Brood by Rob Thomas (Bywords, 2014)
Reviewing poetry enables me to research a range of topics I otherwise wouldn't. Sometimes that means getting to know the origins of our modern bathtub by studying ancient Egypt or finding an excuse to explore the Mediterranean. In the case of Brood, the chapbook resulting from Rob Thomas’ 2013 John Newlove Award win, I listened to “Five Little Monkeys Jumping On the Bed” and reacquainted myself with nursery rhymes.
This Bywords chapbook revels in the simple joys of childhood via day-to-day anecdotes you’d expect from a stay-at-home parent. A playful poem like “Cereal Killers”, which gleefully does away with certain breakfast-box elves and tigers, finds Thomas in full-on Dad mode: caring for his children while, in a way, getting to become one again himself. It’s a cute poem that, if channeled in tone throughout the whole of Brood might've put readers into sugar-shock. Instead “Cereal Killers” stands as one innocuous flash in a spectrum, where perspectives on Thomas’ own coming-of-age dissect the roots of parental anxiety.
Bridging the realms of innocence and world-weariness gets explicit attention on “the number fourteen bus”, where an odious passenger attempts to impress Thomas’ kids. The tension, seeing innocence at risk of being tampered with, proves brief, but lies dormant beneath some of Brood’s best work. “quarter pounders”, for example, reflects on the author’s own adolescence as grim proof that innocence doesn't last forever.
as a teen, in winter, drunk on the tracks,
a waddling family of skunk surprised us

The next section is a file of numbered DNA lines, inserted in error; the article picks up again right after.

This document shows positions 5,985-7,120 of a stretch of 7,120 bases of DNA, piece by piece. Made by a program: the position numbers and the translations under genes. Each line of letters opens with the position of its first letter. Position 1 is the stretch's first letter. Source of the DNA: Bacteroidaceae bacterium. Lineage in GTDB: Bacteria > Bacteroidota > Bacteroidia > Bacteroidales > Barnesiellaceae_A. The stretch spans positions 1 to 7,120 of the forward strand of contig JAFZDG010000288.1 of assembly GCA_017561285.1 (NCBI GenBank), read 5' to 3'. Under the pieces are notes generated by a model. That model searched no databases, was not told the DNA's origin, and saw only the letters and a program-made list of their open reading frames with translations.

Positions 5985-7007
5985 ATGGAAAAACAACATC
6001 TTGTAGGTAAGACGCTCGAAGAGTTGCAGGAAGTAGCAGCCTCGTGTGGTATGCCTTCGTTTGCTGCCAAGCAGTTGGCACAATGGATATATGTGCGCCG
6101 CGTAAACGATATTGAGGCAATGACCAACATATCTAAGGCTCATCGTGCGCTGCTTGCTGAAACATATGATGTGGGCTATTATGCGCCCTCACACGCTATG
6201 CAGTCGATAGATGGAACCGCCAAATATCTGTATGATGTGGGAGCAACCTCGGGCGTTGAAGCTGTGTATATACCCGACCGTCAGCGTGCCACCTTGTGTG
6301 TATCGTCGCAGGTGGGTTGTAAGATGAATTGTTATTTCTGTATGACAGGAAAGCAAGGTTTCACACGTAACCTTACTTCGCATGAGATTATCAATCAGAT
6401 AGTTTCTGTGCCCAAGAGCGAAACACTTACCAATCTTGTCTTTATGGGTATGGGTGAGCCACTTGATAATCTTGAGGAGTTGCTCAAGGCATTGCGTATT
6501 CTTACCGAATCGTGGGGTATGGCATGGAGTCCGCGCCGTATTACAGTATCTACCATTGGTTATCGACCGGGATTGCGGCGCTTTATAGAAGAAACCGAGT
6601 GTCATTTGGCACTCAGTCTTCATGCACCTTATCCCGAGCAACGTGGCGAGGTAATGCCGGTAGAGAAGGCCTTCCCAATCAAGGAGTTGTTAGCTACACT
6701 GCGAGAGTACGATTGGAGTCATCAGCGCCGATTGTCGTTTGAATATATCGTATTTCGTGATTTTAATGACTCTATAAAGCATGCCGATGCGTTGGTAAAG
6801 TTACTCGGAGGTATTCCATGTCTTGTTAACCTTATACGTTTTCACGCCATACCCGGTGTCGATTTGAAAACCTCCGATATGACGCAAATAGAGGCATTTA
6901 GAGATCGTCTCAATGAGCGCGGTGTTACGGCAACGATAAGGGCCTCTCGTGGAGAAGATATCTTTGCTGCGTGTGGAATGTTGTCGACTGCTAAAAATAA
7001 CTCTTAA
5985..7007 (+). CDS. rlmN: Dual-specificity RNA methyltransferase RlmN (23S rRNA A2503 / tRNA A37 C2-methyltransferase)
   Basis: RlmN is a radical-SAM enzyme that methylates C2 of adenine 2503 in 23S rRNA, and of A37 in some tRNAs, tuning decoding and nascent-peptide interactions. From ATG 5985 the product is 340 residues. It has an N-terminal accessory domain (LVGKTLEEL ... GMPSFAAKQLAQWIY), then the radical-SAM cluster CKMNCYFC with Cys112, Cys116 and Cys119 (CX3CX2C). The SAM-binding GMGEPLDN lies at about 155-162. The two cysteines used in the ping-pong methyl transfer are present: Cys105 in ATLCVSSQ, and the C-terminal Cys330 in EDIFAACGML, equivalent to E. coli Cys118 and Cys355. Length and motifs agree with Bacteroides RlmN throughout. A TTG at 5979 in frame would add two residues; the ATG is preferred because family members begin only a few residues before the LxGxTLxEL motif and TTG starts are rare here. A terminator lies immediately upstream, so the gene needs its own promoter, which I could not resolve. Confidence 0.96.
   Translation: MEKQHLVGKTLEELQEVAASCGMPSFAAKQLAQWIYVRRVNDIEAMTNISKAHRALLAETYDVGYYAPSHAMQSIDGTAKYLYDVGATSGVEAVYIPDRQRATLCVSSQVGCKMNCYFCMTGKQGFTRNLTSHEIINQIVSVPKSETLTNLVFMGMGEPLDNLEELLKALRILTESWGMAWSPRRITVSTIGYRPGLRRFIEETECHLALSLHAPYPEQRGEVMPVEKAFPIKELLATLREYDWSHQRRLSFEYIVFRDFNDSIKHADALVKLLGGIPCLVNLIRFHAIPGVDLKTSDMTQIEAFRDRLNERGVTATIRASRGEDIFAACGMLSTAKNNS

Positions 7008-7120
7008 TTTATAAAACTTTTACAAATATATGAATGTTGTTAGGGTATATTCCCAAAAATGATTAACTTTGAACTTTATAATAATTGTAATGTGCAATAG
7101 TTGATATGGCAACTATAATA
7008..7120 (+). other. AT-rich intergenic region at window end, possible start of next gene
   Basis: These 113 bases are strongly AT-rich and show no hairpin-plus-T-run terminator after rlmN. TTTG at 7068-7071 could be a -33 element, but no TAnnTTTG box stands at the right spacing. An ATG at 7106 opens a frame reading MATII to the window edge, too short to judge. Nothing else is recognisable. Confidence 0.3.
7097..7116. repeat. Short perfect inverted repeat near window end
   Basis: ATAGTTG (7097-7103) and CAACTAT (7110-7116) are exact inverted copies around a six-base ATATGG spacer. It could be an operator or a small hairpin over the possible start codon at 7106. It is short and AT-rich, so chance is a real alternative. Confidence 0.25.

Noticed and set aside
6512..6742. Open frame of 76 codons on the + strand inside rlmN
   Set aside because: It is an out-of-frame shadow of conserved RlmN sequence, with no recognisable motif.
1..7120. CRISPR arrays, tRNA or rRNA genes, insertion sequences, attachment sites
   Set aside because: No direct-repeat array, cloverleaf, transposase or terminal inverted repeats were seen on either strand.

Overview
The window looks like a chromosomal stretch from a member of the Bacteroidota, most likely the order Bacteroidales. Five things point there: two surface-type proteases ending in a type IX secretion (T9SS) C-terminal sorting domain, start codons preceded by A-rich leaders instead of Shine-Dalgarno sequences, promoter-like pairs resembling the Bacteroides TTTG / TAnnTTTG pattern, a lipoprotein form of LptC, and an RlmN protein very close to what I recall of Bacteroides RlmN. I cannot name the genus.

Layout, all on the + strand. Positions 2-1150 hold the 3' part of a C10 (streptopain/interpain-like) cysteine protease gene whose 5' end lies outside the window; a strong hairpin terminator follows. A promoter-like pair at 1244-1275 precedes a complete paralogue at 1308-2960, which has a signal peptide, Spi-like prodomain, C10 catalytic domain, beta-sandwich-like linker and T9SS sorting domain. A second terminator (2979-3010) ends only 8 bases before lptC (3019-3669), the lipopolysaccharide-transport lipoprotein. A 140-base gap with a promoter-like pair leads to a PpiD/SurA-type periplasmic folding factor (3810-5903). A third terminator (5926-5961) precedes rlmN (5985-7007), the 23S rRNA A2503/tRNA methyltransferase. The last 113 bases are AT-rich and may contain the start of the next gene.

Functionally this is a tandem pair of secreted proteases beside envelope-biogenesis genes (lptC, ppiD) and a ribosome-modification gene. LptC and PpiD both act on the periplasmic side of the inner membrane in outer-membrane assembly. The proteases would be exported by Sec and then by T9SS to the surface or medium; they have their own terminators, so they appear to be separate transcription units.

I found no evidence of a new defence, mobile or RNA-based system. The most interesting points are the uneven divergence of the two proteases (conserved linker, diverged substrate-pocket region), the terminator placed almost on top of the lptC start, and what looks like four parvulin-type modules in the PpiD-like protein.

and I pissed myself, a blush of warmth,
though they spared us further indignity
this is why I imagined
those hunks of meat and splintered bone
were just some other animal (“quarter pounders”)
Just beyond the confines of this excerpt, there’s sufficient reason to suggest that those hunks of meat weren’t animal at all. It isn’t made clear and that omission empowers the tension further. Thomas’ language is as direct as his gaps in narrative are precise, meaning that readers will cruise unencumbered by abstract frills but end up pitted against the occasional unknowable. It’s a tactic that arguably renders Thomas’ verse most noteworthy for its prose-like storytelling — matter of fact, but a touch enigmatic for good measure. It’s only upon transcribing lines that I notice the partial rhymes covertly buoying his rhythmic ease.
Brood prefers the tailored reality of the household to the uncontrollable nature of the outside world, measuring the development of his sons (“Yin and Yang”) and the challenges of managing them (“where it counts”). But only in the six-part “missing children” suite does Thomas delve beyond the chores of maintaining the fantasy and create one anew, weaving well-known fairy tales into a police procedural.
ii/ missing children
we trail breadcrumbs into twilight
the cackle of crows in a delightful murder.
I knew this was going nowhere,
the constable snipes; the
search party weary with his bellyaching.
we should question the hag, he continues.
I see licorice smoke coiling
from her cottage in the clearing.
meanwhile, the twins
gorge themselves in the marzipan kitchen
and rehearse their story.
Riffing on the likes of Little Red Riding Hood and Hansel and Gretel without betraying their often grisly moral messages, the “missing children” series meets the chapbook's chief concerns (i.e. the title's dual nature) halfway. Moreover it serves as a reminder that fairy tales were originally intended for adults as well. That fear of losing something so fragile motivates Brood in ways that are both heart-warming and thought-provoking.